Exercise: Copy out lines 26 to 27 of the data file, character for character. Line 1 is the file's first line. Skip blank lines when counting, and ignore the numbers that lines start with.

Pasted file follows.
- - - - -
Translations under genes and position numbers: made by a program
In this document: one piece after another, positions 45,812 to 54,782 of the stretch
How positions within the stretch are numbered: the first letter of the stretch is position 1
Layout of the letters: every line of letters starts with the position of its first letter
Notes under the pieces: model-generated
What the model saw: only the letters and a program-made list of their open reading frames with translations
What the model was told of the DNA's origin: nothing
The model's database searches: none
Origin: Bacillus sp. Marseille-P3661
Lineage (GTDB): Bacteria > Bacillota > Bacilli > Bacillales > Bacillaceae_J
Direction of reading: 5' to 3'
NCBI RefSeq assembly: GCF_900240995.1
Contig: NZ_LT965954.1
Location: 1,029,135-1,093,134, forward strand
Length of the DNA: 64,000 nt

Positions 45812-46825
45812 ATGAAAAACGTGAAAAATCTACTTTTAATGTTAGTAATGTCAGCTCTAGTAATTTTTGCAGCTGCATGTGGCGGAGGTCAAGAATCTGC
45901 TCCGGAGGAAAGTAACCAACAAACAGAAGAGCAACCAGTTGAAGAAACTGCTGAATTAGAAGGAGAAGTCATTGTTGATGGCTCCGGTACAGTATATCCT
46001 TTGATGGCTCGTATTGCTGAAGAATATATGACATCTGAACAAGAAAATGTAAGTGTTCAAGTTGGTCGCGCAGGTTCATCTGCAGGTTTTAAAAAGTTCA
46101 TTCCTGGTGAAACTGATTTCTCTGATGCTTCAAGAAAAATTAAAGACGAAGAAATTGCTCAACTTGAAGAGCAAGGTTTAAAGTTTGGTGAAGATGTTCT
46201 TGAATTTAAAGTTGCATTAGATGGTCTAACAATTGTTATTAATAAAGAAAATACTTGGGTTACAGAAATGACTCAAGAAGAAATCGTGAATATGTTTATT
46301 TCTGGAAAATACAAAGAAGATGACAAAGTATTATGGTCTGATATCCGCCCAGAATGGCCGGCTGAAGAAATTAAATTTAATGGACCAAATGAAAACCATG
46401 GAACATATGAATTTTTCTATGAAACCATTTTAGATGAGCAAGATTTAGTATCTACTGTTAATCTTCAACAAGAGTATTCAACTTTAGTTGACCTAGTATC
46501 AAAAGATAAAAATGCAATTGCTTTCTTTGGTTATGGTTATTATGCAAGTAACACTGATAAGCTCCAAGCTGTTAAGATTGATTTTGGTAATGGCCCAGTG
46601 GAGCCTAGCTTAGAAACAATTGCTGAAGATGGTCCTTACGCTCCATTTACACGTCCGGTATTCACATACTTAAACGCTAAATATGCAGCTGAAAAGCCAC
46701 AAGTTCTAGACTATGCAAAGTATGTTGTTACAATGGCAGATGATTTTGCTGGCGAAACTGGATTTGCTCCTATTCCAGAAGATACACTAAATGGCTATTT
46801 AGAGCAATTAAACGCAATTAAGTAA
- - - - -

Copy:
46701 AAGTTCTAGACTATGCAAAGTATGTTGTTACAATGGCAGATGATTTTGCTGGCGAAACTGGATTTGCTCCTATTCCAGAAGATACACTAAATGGCTATTT
46801 AGAGCAATTAAACGCAATTAAGTAA